Last Updated: December 21, 2017, 3:59 pm

Faculty, students gather in memory of George Jantzen


Students and faculty gathered Thursday to say goodbye to longtime English professor George Jantzen.

Jantzen worked at DSU for over 21 years as an associate professor of English. He taught a variety of English and creative writing classes. In the last two years he also joined the University Faculty Review Committee. 

Jantzen died by suicide on July 21 and per request of the family, there was no funeral.  The memorial was put on by DSU’s English department. 

The memorial lasted from 3-5 p.m. They served light snacks and had memory sharing from 3:30-4:30 p.m. Both faculty and students, current and former, took turns going up to the podium to talk about their favorite memories of Jantzen. 

Former student Bronson Beatty, who now teaches at DSU as an adjunct, said: “Whether it was his passion project or whether it was just class 17 [beginning English], he would always give his students everything they deserved…He cared about us on an individual note and not just on a class-wide level. He believed in me, and he believed in his students.” 

Leslie Twitchell, a senior English major from Washington, said Jantzen was always willing to take time to help students

“He was always willing to take time and to help us with whatever,” said Leslie Twitchell, a senior English major from Washington. “He was not intimidating after you got to know him…You expect him to be stuffy, but he isn’t…I miss him a lot.”

After sharing memories people began to collect around tables and continued talking about Jantzen in smaller groups.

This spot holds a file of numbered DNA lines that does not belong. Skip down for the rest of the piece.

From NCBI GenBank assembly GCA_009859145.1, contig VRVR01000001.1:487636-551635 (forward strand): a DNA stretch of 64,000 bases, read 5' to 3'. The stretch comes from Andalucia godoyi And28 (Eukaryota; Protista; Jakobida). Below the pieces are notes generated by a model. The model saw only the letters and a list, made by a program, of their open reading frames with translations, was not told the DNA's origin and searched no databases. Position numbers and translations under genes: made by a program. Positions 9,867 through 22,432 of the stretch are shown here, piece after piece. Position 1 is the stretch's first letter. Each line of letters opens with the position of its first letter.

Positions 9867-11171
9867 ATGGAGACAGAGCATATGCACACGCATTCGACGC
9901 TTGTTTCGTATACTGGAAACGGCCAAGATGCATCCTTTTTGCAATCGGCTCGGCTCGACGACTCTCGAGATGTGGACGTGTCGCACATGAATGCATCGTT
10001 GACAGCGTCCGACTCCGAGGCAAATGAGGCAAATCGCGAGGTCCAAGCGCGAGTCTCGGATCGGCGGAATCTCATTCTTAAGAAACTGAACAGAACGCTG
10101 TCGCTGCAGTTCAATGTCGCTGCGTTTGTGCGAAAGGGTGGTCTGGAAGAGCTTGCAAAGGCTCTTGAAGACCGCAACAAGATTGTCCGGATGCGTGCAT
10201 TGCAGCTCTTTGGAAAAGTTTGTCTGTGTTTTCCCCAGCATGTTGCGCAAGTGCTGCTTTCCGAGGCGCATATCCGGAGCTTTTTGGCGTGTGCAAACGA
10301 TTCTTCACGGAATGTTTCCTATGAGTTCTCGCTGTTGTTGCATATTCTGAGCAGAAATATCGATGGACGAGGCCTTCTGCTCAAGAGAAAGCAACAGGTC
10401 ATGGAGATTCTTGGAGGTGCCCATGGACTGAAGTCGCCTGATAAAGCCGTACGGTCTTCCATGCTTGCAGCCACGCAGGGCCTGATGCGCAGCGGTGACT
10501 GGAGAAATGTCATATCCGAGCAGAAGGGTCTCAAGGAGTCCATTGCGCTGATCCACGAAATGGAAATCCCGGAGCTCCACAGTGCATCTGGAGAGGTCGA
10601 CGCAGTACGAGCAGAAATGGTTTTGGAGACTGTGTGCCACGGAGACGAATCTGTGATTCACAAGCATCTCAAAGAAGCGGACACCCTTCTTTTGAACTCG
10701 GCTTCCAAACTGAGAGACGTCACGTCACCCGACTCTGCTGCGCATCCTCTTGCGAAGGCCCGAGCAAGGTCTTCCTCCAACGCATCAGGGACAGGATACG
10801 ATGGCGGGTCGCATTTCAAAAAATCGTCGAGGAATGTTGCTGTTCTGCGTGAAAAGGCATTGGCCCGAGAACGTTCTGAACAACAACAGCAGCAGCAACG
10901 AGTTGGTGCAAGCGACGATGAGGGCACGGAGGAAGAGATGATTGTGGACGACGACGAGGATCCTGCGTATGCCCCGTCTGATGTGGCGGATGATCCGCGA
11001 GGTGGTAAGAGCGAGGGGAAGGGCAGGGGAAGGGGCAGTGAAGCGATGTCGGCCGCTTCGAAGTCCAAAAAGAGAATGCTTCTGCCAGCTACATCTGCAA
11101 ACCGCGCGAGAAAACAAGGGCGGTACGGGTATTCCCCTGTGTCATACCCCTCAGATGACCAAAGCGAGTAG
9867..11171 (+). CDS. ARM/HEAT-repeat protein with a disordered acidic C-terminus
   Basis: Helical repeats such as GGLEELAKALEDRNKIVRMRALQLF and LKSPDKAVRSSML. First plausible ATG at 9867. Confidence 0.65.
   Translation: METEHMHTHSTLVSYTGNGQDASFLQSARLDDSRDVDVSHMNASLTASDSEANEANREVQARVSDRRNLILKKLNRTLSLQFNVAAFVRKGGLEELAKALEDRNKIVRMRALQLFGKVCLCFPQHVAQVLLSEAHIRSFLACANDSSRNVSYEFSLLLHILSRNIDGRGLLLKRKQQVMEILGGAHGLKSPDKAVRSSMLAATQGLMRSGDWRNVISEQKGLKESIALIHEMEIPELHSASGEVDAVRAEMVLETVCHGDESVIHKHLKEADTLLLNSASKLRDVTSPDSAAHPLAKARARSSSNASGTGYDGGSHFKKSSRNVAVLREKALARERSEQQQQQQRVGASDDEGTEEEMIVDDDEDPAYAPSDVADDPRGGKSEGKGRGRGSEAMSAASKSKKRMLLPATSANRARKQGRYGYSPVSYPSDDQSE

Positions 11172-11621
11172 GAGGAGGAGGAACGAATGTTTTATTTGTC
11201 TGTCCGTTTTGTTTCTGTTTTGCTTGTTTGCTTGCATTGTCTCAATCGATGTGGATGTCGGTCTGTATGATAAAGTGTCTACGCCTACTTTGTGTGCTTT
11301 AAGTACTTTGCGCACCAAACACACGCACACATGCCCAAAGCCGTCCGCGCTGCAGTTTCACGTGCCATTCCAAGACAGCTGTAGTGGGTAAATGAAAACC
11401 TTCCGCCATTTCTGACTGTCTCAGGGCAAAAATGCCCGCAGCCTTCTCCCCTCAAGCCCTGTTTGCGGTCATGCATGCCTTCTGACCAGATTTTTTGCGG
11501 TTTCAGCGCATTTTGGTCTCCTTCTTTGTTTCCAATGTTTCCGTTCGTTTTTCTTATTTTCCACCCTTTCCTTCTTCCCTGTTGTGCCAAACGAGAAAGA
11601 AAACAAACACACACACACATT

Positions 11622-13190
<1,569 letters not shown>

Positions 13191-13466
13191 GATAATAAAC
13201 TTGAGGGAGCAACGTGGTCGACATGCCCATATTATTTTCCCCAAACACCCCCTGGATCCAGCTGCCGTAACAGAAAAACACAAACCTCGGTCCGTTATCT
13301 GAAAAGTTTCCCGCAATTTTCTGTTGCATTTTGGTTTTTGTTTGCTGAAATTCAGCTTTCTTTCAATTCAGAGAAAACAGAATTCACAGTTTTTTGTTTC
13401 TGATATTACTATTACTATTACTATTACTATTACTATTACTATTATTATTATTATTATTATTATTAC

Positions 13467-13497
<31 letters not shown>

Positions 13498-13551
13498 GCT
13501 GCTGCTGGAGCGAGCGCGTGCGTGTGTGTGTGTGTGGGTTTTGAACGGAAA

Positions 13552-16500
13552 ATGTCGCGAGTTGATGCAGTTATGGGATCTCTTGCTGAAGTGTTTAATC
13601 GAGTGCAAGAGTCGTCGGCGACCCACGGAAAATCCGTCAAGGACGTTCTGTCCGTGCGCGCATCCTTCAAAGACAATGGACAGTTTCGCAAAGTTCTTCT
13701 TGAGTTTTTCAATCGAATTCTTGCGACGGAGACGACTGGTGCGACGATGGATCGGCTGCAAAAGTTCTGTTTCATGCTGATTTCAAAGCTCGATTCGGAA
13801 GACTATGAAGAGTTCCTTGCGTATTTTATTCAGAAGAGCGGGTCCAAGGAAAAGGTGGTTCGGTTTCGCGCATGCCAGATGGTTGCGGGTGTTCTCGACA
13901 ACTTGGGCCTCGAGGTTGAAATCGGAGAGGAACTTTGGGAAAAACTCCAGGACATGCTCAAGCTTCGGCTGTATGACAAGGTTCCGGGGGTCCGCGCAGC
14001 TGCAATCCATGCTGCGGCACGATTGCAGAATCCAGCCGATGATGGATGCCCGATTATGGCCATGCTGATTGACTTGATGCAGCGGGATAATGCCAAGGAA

Jim Haendiges, an associate professor of English, said although he didn’t know Jantzen well, it was clear he was a very kind man who cared about his students.

Haendiges said, “It’s one of those unique circumstances [in] which I think that his students really understood him better than [faculty members].” 

Dean of Humanities Richard Featherstone, who served on the University Faculty Review Committee with Jantzen, had only nice things to say about the former professor. 

“He was a person who was willing to be helpful, but he was also thoughtful,” Featherstone said. “He wasn’t one to just say, ‘Oh, just tell me what to do.’ He would say, ‘Oh, how can I help?’” 

For students who were unable to attend but would still like to share fond memories or show their support to the family, they can visit to post a message about Jantzen or send flowers. 

If you are struggling with thoughts of suicide, call the National Suicide Prevention Lifeline: 1-800-273-8255. You can also visit the Health and Counseling Center located at 1037 E. 100 S.